October 2019


Journal of Cataract & Refractive Surgery
In the journal: October 2019

Phakic intraocular lens for the correction of hyperopia: a review

Abdulaziz Alshamrani, MD, Saad Alharbi, MD
A literature review pulled together safety and efficacy data for phakic intraocular lens (pIOL) correction of hyperopia and hyperopic astigmatism, finding that current options on the market are both safe and effective. Anterior chamber iris-fixated pIOLs and posterior chamber implantable collamer lenses (ICL) are the current options for hyperopia and hyperopic astigmatism correction. In the literature review, the authors noted no serious complications and wrote that pIOLs “may be the optimal refractive surgery for the correction of high hyperopia.

The accuracy of thick-lens intraocular lens power calculation based on cutting-card or calculated data for lens architecture

Kristian Næser, MD, Giacomo Savini, MD
As the authors of this retrospective case series put it, “most intraocular lens (IOL) power formulas employ a thin-lens approach” to calculate effective lens position. This, they continued, assumes that the total IOL power is “located in the ELP rather than … distributed on the anterior and posterior lens surfaces.” The authors compared the accuracy of the Barrett Universal II, Haigis, Hoffer Q, Holladay 1, and SRK/T formulas and thick-lens formulas (Næser 1, which uses manufacturers’ data, and Næser 2, which uses calculated data), the latter of which, “[relies] on anatomically and optically correct eye models.” Prediction error in refraction was retrospectively calculated in 141 eyes that received an Alcon SN60WF IOL and “predictions made using the different formulas were optimized in retrospect by adjusting the respective constants.” Both Næser thick-lens formulas were similar in accuracy and performance when compared to the thin-lens formulas.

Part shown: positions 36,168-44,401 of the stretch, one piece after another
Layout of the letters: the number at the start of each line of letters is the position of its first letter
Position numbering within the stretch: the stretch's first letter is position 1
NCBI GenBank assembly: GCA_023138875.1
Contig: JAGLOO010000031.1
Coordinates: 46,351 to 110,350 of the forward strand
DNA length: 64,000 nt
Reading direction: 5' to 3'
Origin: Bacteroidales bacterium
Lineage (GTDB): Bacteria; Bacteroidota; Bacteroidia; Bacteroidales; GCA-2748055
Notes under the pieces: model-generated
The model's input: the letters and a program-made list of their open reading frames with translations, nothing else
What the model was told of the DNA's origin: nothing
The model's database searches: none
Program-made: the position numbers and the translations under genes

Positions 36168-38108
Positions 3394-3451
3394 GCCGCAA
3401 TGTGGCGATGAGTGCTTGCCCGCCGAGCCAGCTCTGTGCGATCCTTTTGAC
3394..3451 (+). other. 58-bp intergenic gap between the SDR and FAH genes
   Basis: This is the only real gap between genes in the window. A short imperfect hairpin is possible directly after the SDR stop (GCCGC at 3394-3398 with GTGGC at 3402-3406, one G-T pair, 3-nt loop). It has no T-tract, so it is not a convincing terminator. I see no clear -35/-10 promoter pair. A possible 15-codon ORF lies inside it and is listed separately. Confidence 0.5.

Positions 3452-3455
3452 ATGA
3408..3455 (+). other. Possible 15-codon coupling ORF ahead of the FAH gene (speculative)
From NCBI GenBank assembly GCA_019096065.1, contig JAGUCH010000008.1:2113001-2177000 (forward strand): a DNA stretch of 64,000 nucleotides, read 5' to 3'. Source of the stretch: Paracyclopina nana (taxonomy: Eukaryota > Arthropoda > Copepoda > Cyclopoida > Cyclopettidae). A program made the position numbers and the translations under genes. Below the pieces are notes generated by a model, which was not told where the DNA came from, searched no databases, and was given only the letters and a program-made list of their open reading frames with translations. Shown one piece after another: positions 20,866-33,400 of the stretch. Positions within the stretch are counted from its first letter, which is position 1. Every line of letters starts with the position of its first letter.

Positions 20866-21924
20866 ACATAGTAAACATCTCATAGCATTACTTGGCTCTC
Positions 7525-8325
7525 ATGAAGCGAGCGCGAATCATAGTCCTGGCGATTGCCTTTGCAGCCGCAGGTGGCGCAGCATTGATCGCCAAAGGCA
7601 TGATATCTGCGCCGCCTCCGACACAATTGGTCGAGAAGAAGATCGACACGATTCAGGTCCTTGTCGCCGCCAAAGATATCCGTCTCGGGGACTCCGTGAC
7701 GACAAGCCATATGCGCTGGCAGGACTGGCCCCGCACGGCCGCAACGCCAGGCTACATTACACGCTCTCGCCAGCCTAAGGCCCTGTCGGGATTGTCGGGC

Laser-assisted in situ keratomileusis flap lift for refractive enhancements after five and ten years: safety and efficacy

Jorge Alió del Barrio, MD, Rana Hanna, MD, Mario Canto-Cerdan, OD, Alfredo Vega-
Estrada, MD, Jorge Alió, MD

Is lifting a LASIK flap for refractive enhancement safe after 5 years? Is it safe after 10 years? That’s what Alió del Barrio et al. sought to evaluate in a retrospective case series study. The study included 70 eyes that had myopic (n=45), hyperopic (n=22), and presbyopic LASIK (n=3) with 12.3±3.45 years elapsing from the original LASIK procedure to the flap lift for enhancement. Flap lift was 10 years or more in 57 eyes. Mean spherical equivalent before the refractive enhancement was –1.29±1.23 in the myopic group and +0.65±1.72 D in the hyperopic group. After the flap lift and enhancement, 88% of myopic eyes and 74% of hyperopic eyes were 20/20 or better UCVA; 100% were at least 20/25. There was mild epithelial ingrowth in 31.43% of cases and clinically significant epithelial ingrowth in 11.42% of cases. About 4% required another flap lift due to severe epithelial ingrowth. With these findings, Alió del Barrio et al. concluded that “late flap lift for refractive enhancement 10 years or more after LASIK is a feasible alternative with good levels of efficacy and safety together with a fast visual recovery.”

In the journal: October 2019 In the journal: October 2019
Ophthalmology News - EyeWorld Magazine
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